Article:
HTML5 quickstart

HTML5 Boilerplate is the professional badass’s base HTML/CSS/JS template for a fast, robust and future-proof site.

After more than two years in iterative development, you get the best of the best practices baked in: cross-browser normalization, performance optimizations, even optional features like cross-domain ajax and flash. A starter apache .htaccess config file hooks you the eff up with caching rules and preps your site to serve HTML5 video, use @font-face, and get your gzip zipple on.

Boilerplate is not a framework, nor does it prescribe any philosophy of development, it’s just got some tricks to get your project off the ground quickly and right-footed.

http://html5boilerplate.com/

Via Benjamin De Cock (@deaxon)

There’s also an HTML5 reset:

Like a lot of developers, we start every HTML project with the same set of HTML and CSS templates. We’ve been using these files for a long time and we’ve progressively added bits and pieces to them as our own personal best practices have evolved.

Now that modern browsers are starting to support some of the really useful parts of HTML5 and CSS3, it’s time for an update, and we thought we’d put it out there for everyone to use. By no means do we see this as the end-all and beat-all, but we think it’s a fairly good starting place that anyone can take and make their own.

http://html5reset.org/

And even am HTML5 site template to get started:

The whole point of this is to abstract things I do over and over again when starting a new web design/development project. This reflects my workflow and may change over time because of that.

http://github.com/dcneiner/html5-site-template

Quicktip: Internet explorer does not trigger key events on the window object

In one of my latest projects I had to use jquery keypress events for next and previous navigation. I develop on safari and do the cross browsertesting afterwards, and it didn’t work in Internet Explorer…

so instead of listening to the window for keypress events:

$(window).keypress(function(){...});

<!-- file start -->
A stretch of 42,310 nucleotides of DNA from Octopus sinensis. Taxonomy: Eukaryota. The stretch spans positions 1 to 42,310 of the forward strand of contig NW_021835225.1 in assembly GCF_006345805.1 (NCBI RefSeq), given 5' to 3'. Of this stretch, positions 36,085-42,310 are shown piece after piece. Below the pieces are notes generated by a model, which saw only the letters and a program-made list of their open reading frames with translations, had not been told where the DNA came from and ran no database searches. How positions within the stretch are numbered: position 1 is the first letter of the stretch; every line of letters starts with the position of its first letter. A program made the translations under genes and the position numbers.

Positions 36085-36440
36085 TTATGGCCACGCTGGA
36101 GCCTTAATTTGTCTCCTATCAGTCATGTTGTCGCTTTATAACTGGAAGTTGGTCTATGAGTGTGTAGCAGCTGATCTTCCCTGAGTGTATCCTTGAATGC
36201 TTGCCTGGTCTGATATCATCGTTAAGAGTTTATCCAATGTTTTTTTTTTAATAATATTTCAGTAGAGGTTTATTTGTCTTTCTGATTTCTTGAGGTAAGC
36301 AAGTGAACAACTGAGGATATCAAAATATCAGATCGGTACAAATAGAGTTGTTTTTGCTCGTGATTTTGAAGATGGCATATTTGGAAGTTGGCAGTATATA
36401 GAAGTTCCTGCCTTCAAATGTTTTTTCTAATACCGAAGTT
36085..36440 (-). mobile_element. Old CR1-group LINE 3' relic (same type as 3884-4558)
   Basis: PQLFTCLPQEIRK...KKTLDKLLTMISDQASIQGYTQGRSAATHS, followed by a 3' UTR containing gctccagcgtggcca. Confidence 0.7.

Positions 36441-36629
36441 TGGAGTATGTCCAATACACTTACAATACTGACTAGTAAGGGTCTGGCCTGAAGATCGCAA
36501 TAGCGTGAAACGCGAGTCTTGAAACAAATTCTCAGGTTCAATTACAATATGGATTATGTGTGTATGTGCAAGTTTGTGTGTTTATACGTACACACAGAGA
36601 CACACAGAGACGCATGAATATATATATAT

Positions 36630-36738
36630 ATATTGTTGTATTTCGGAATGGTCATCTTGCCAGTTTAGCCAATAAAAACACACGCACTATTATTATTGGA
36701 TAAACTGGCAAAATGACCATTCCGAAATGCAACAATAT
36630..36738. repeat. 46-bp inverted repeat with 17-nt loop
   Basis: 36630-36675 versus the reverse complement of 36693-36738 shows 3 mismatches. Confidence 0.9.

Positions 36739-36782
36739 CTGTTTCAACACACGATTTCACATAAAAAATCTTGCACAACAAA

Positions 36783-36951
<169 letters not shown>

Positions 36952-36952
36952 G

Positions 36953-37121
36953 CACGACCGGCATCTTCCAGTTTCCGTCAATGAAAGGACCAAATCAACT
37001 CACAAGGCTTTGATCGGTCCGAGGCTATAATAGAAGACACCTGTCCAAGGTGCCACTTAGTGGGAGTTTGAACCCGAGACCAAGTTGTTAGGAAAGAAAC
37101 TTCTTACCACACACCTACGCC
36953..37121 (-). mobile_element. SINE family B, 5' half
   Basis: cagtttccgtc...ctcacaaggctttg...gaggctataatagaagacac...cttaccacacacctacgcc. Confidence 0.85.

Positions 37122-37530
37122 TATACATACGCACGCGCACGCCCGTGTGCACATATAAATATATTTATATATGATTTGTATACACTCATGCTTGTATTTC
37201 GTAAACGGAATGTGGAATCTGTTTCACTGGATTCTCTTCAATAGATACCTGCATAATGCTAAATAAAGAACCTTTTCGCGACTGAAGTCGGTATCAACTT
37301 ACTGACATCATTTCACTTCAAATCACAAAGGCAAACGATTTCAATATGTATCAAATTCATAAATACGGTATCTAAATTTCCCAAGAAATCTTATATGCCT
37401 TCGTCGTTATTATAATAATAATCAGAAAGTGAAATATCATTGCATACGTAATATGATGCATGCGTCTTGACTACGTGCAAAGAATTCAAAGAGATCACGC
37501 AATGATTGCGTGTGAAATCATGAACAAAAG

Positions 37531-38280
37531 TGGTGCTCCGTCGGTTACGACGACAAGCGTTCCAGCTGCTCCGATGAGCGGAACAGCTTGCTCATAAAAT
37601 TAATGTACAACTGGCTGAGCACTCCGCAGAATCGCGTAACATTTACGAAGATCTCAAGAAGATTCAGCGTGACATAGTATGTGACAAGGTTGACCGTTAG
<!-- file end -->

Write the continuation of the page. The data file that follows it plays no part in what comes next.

I had to do this:

$(document).keypress(function(){...});

Mobile development

As the mobile market continues to grow, it is essential for us, web developers, to make sure our stuff works on all platforms. As I was previously wondering how most of you are testing cross browser experience, I’m now curious to know if you test for mobile devices, and if so, what tools do you use?

Most of the mobile browsers use webkit as render engine, there are however some exceptions. Besides the render engine, the viewport is another bottleneck. So how do you deal with that? My first thought was to focus solely on the iphone. Using the iPhone SDK and the iPhone emulator that comes with it, I could easily test sites on my mac. The latest iPhone SDK even has an iPad emulator! So making sure everything works on those 2 devices was sometimes a pain in the ass… So after optimizing for iphone and ipad came the actual testing, not on-screen, but on my iPhone / iPad using my fingers to flick, tap, scroll, zoom and pinch my way around. A good help for making sure everything was usable were the iPhone human interface guidelines.

So now I had my projects working on only 2 mobile devices, whereof one not sold (yet) in Belgium. Hooray… Therefore I tried installing the Android SDK so I could mess around with their emulator. And then what? Install another SDK for nokia, blackberry (nowadays they use webkit),… Some time ago, someone on the fronteers irc channel mentioned  Adobe Device Central. They offer a lot of platforms to test, but it seems a bit too flash minded and doesn’t always work the way I want.

Another great tip came in from Jon Hicks: Liveview, for Mobile Application Design & Prototyping Tool.

The point is: I’m kind of stuck with mobile testing, I can test on iPod touch, iPhone and iPad which seems ok for an apple fanboy like me, but off course, there is the harsh truth that not everybody is using one of those mobile devices… So what’s your secret setup for mobile testing?

Webdeveloper toolbox

For all you google chrome webdevelopers out there, this might come in handy (or perhaps it already did): https://chrome.google.com/extensions/featured/web_dev

I prefer working with the nightly build webkit, mostly because the web inspector had a full redesign. Before I used firefox with a gazillion addons ending up using only firebug… And speaking of firebug, check out the firebug lite bookmarklet, ideal for Internet Explorer issues. And not to forget dragonfly for those who use opera.

Cross browser testing